The Westbound Rangers were on the stage at the DPC Block Party on Sunday, September 25. It was great fun! Thanks to all the folks who willing gave of themselves to pull this off!
Thursday, September 29, 2011
Wednesday, September 28, 2011
This is part of a series of posts exploring how the different systems of religious belief we have in this world measure up to the gospel of Christ.
Now let's bring a representative of a third major belief system up to the edge of the pit: Confucianism.
The great Chinese thinker and philosopher Confucius was born in the year 551 BC (in the same generation that Buddhism was being founded in India/Nepal). Oddly enough, the traditional birthdate for Confucius is today, September 28.
During his career Confucius began to write down a series of wise, humanistic counsels that promised to produce virtue in our lives if they were obeyed.
His goal was to teach people how to live in jen (pronounced "ren" or "wren"), which is defined as "the harmony of an actualized human potential that comes from a process of self-realization and self-actualization." The idea is basically to grow in "humaneness" and to feel good and virtuous because you've behaved rightly.
The "good news" of this belief system is that if you study all the writings of Confucius and all the commentaries that have been written on those writings, you can learn a correct way to live which should protect you from falling into these pits!
So, the Confucian comes up to the edge of the pit. He sees you down there. And he says: "My friend, if you would follow this teaching, you would avoid future pits. These pits are terrible. And it is the virtuous, careful person who can avoid ever falling in one."
So... now we've seen three religions come to the edge of the pit and offer us their version of salvation. One spoke to us of illusion. One spoke to us of our desires. The third has offered us good counsel.
... to be continued ...
Monday, September 26, 2011
"He who finds a wife finds a good thing and obtains favor from the LORD." -- Proverbs 18.22
Thank you, Lord, for your favor!
And Happy Birthday (yesterday, actually) to my wonderful wife, who never ceases to amaze me. She is indeed a gift from God!
The book of Proverbs ends with a poem. It seems to be modeled after (and even uses some of the vocabulary of) lots of poems in the ancient world that would celebrate the noble, valiant hero and all of his mighty victories on the field of battle as a soldier.
But the twist in Proverbs is that it's not the hero/soldier that's praised in the concluding poem.
Rather, it's the noble, valiant woman. It is her strength and her skill and her wisdom and her qualities and her abilities that is the subject of this song.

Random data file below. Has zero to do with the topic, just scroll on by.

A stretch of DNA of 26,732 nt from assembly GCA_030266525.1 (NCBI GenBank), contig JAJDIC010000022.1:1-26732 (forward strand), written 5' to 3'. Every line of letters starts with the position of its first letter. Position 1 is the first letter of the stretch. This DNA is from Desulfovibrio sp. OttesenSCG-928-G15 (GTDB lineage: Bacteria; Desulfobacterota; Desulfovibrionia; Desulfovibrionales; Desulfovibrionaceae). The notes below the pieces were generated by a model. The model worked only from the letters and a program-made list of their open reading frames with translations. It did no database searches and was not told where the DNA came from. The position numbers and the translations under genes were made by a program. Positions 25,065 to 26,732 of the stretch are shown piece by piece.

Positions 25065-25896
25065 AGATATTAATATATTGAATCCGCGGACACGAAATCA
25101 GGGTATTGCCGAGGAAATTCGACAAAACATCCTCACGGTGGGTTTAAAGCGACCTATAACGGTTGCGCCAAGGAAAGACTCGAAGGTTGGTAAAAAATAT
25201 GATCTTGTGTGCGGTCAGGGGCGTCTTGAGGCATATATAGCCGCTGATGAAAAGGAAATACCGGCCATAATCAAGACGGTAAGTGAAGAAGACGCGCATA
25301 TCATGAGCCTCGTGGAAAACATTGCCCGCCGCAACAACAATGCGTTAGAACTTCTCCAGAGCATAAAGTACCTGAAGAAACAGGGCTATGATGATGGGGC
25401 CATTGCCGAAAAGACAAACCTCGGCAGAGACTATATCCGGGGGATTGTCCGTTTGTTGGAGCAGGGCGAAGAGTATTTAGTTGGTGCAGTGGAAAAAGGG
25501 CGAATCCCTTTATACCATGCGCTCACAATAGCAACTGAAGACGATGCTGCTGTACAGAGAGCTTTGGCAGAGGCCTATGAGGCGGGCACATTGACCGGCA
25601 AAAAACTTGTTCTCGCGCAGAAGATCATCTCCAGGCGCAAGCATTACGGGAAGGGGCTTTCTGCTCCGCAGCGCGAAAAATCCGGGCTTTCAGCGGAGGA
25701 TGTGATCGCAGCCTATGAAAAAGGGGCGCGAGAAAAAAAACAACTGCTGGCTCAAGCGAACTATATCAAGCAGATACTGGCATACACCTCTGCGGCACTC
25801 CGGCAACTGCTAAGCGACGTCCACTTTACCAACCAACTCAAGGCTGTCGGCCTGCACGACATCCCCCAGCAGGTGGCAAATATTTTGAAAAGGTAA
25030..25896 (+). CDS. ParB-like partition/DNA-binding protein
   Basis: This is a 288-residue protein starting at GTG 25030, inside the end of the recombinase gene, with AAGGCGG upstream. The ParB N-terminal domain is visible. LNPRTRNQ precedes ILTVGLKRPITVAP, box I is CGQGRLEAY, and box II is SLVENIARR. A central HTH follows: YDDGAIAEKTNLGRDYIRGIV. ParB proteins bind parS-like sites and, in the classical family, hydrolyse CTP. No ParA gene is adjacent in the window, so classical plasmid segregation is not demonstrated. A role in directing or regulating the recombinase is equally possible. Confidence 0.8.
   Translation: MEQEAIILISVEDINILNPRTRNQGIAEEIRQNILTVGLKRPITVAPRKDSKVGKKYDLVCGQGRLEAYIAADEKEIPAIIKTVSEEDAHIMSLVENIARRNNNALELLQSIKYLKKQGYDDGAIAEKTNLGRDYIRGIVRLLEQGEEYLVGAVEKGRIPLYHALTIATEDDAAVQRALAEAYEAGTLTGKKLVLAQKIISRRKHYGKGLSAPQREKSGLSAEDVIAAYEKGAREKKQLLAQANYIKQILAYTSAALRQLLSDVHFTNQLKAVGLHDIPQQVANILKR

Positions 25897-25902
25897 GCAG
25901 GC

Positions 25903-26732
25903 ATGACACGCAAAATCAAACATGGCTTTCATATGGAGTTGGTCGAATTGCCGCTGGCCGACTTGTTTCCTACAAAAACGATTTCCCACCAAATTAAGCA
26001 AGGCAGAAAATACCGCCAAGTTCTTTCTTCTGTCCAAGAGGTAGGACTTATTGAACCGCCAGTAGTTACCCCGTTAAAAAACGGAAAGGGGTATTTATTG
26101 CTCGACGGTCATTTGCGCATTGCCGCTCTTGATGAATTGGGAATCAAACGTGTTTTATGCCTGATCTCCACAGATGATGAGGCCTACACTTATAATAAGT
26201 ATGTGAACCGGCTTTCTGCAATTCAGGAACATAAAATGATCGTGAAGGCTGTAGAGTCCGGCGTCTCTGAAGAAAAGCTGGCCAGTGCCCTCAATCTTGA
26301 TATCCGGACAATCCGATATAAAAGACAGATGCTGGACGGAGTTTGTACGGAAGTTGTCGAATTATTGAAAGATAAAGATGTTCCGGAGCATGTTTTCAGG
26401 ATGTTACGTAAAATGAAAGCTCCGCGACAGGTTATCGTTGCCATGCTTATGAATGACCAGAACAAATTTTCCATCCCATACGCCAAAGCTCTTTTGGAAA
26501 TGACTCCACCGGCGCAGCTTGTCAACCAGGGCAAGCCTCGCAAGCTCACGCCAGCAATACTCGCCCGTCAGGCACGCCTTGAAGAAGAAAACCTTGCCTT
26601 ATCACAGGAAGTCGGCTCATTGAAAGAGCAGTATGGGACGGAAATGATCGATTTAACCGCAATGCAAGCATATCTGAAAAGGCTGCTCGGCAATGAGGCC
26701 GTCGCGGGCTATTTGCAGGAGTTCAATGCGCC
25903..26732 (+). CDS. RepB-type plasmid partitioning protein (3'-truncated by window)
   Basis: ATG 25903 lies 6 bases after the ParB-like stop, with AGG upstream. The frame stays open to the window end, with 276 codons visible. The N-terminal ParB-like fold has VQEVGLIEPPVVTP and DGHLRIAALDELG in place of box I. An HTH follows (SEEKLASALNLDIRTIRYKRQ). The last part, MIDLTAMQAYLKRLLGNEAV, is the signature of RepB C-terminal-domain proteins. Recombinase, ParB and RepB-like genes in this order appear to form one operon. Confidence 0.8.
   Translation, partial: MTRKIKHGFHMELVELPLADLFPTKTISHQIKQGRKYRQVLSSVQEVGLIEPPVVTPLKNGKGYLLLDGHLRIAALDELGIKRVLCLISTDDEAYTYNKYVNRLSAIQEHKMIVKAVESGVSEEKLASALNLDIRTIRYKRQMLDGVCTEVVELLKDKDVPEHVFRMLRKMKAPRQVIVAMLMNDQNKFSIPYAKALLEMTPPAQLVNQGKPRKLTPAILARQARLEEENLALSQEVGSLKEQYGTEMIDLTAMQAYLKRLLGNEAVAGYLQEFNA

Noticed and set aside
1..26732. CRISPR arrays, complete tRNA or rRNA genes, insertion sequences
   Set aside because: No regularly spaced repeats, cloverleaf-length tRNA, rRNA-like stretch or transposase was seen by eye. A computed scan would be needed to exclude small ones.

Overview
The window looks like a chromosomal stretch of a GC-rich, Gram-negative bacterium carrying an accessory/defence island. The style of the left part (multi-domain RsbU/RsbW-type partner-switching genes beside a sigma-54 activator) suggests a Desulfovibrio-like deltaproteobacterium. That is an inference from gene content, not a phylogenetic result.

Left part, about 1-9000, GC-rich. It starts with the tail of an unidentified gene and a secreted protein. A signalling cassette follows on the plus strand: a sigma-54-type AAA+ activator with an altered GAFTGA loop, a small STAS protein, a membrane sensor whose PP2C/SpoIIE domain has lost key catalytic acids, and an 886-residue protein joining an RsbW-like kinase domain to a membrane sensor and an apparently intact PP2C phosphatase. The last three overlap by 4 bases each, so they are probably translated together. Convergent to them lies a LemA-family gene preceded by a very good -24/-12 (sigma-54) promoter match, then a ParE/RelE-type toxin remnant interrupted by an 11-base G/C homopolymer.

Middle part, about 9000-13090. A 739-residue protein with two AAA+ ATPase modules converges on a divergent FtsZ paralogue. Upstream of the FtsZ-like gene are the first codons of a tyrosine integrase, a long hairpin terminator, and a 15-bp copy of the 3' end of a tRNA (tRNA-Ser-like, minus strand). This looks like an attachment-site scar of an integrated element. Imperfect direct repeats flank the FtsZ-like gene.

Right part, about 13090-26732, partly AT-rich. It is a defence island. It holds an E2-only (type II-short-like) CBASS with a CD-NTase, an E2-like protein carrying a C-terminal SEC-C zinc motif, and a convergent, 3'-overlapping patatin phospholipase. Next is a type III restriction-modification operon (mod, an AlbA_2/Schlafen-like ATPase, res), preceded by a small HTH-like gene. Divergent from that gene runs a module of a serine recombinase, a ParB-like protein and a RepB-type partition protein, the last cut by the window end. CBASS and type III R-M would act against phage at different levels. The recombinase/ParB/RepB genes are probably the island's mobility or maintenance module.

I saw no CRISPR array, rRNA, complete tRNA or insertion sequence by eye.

Yes, I know it's ultimately pointing to Lady Wisdom -- as opposed to Lady Folly. The whole book is written from the perspective of a father teaching his son to pursue the one and not the other. See chapters 5-7, and especially 8 & 9. In the end (chapter 31), the young man has chosen well. He's chosen to "marry himself" to Lady Wisdom.
This picture of an unbelievably energetic and incredibly competent woman who makes her husband and her children so happy reminds me very strongly of someone.
Thursday, September 22, 2011
"A person who loves community tends to destroy it. But a person who loves people creates community wherever he goes."
How very true.
Wednesday, September 21, 2011
This Asgardian hero turned 9 today. And he is a champion of joy and happiness in our family. Ever since he was a baby, he's just woken up happy and has made it his mission to make everyone around him happy all day long.
His name, Jaden, is Hebrew for "Yahweh has heard." And indeed, the Lord did hear our prayers for another child and gave generously to us out of his bountiful goodness! There's a Jaden in the Bible as well -- Jaden the Meronithite. He helped rebuild the walls of Jerusalem in Nehemiah 3.
And my prayer for you, Jaden, is that you too will be used mightily of the Lord to build up his kingdom and his church, serving your Savior and serving your neighbor in the mighty name of Christ, the true Hero.
"So if there is any encouragement in Christ, any comfort from love, any participation in the Spirit, any affection and sympathy, complete my joy by being of the same mind, having the same love, being in full accord and of one mind. Do nothing from rivalry or conceit, but in humility count others more significant than yourselves. Let each of you look not only to his own interests, but also to the interests of others. Have this mind among yourselves, which is yours in Christ Jesus, who, though he was in the form of God, did not count equality with God a thing to be grasped, but made himself nothing, taking the form of a servant, being born in the likeness of men. And being found in human form, he humbled himself by becoming obedient to the point of death, even death on a cross. Therefore God has highly exalted him and bestowed on him the name that is above every name, so that at the name of Jesus every knee should bow, in heaven and on earth and under the earth, and every tongue confess that Jesus Christ is Lord, to the glory of God the Father."
... Philippians 2
Couple of good Jaden stories:
Yesterday morning during our time of family Bible reading, the Scripture passage we read spoke about marriage. I always take an opportunity like that to speak to my children about the importance of who they marry. After making a comment or two along those lines, I asked a question. Something along the lines of, "So, what are you looking for in marriage?". Jaden -- who's recently had The Princess Bride read to him, and watched the movie as well, immediately spoke up - "Twoo Woooove" - in perfect imitation of the archbishop in the movie.